“Space Sleuths of the Cold War” relates for the first time the inside story of the amateur spies who monitored the Soviet space program during the Cold War. It is written by many of those “space sleuths” themselves and chronicles the key moments in their discovery of hidden history. This book shows that dedicated observers were often better than professionals at interpreting that information coming out of the USSR during the dark days of the Cold War.
This book takes a unique approach to the history of Soviet spaceflight – looking at the personal stories of some of the researchers as well as the space secrets the Soviets tried to keep hidden. The fascinating account often reads like a Cold War espionage novel.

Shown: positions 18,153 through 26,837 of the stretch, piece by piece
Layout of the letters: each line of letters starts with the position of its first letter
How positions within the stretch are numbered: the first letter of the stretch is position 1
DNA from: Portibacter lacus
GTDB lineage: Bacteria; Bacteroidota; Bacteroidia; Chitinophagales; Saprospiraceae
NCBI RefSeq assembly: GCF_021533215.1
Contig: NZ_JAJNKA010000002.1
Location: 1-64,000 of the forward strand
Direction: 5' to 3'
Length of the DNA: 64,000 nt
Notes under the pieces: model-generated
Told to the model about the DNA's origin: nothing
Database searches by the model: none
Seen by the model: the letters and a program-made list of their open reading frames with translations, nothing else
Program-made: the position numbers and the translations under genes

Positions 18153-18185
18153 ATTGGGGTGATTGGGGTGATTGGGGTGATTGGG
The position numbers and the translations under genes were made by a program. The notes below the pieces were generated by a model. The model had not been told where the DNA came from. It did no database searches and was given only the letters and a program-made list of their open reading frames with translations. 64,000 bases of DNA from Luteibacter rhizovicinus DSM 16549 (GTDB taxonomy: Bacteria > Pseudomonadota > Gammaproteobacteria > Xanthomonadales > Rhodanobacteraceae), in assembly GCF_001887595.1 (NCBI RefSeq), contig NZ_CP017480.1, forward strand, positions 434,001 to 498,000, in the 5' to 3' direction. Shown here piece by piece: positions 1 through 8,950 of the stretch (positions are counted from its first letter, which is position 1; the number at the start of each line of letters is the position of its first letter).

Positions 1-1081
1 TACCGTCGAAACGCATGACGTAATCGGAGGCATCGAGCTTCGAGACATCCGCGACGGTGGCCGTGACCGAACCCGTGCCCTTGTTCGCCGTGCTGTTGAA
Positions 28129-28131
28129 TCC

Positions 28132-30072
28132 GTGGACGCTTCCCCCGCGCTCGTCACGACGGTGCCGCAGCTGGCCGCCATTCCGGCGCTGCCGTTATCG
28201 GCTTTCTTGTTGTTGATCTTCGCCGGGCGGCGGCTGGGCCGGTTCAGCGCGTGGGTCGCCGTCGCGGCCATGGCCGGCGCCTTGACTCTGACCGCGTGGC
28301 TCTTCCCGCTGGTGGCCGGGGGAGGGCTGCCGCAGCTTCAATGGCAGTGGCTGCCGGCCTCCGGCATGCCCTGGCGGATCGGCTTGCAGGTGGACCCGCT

“Space Sleuths of the Cold War” includes an impressive list of contributors, such as: Editor Dominic Phelan, giving an overall history of the Cold War hunt for Soviet space secrets. Space writer Brian Harvey reveals his own personal search through official Soviet radio and magazines to find out what they were (and weren’t) revealing to the outside world at the height of the space race. Sven Grahn from Sweden details his own 40 year quest to understand what was happening on the other side of the Iron Curtain. Professional American historian Asif Siddiqi explores his own adventures in the once secret Russian archives – often seeing documents never before read by Westerners. Dutch cosmonaut researcher Bert Vis provides an inside account of the Yuri Gagarin training center in Moscow. Belgian researcher Bart Hendrickx’s details his important translation of the 1960s’ diaries of cosmonaut team leader General Kamanin. Pioneer space sleuth James Oberg’s shares his memories of his own notable ‘scoops.' Paris-based writer Christian Lardier recounts the efforts of French space sleuths – whose work was frequently overlooked in the USA and Britain because of the language barrier.